20-21 February 2015
Universität Hamburg, Geomatikum
Europe/Berlin timezone
Workshop 1
Navigator wanted! Career Orientation for Women in Academia

 20 February

Course content:
Careful planning of a career is most important for achieving attractive career goals and leading a balanced work-life. However, finding orientation for such a career plan can be challenging. Especially women feel confronted with a complex mixture of personal and external interests in work and life, which need to be incorporated into the process of planning. Fortunately, the job landscape is diverse and provides a wide range of opportunities to pursue a fulfilling, individual path, once we know how to navigate and where to go.
 
This workshop explores the landscape in which we can orient ourselves in our life and for our next career steps. It does this with a specific focus on MINT academic careers. In this workshop
 

 

  • we look into ‘navigation’ tools that aid both in orienting and proceeding on our own track in a complex, dynamic environment,
  • we survey our unique potential and interest, explore our personal mixture of needs and wishes for a vital (work) life, and create a first map for career/life planning,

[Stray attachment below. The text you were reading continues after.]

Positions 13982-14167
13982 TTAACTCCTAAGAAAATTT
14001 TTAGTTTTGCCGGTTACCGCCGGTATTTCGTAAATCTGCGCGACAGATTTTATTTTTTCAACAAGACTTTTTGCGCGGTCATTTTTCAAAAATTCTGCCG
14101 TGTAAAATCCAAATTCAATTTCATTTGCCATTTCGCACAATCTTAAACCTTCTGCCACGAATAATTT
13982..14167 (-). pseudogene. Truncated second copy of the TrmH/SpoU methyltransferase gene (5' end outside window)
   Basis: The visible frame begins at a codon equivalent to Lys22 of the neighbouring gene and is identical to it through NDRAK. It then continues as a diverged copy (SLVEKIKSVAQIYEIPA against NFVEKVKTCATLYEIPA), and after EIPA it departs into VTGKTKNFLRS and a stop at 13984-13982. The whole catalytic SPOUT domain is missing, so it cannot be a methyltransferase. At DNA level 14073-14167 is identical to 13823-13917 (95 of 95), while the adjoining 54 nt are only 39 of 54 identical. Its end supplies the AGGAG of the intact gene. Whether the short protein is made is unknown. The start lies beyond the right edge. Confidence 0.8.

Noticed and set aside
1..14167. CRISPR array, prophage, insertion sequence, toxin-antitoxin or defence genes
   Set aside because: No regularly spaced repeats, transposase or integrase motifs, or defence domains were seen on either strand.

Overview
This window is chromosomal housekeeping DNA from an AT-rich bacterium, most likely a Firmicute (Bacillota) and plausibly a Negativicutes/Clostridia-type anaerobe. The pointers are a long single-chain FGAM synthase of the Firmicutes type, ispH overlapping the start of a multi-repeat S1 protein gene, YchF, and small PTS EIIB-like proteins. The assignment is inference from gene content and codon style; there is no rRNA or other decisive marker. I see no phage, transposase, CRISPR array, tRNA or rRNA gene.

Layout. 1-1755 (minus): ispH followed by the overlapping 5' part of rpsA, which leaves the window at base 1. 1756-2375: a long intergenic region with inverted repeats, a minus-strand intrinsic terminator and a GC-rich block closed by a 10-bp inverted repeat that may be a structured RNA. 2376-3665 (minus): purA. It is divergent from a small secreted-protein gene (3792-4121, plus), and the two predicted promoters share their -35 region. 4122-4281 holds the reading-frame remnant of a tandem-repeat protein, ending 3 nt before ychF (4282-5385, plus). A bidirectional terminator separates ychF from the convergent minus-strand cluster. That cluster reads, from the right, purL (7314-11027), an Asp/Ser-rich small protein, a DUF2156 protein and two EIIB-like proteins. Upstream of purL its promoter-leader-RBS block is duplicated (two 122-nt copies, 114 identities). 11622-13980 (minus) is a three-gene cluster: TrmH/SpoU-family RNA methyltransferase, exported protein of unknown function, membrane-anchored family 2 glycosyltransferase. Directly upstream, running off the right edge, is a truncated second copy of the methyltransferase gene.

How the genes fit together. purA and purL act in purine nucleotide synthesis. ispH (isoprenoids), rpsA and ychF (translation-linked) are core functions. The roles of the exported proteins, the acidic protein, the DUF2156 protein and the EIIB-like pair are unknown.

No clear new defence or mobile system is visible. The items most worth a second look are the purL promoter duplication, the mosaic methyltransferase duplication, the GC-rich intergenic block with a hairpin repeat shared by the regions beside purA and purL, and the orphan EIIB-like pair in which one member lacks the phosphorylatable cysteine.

• we review the variety of modern jobs and careers and look into opportunities, requirements, working conditions and cultural differences of various careers inside and outside academia to get some perspectives on possible future directions (be it professor, r&d manager, entrepreneur or others).
 
Trainer:
Dr.-Ing. Steffi Beckhaus is a former professor of computing science of University of Hamburg and Technical University of Darmstadt, bridging a wide area of scientific topics from technical to human factors in the fields of virtual reality, human machine interaction, and workplace design. She successfully reoriented herself several times during her career and is currently working as an expert, consultant and systemic coach. Since many years, she is giving lively, hands-on workshops on creativity, design thinking and career development to people in academia.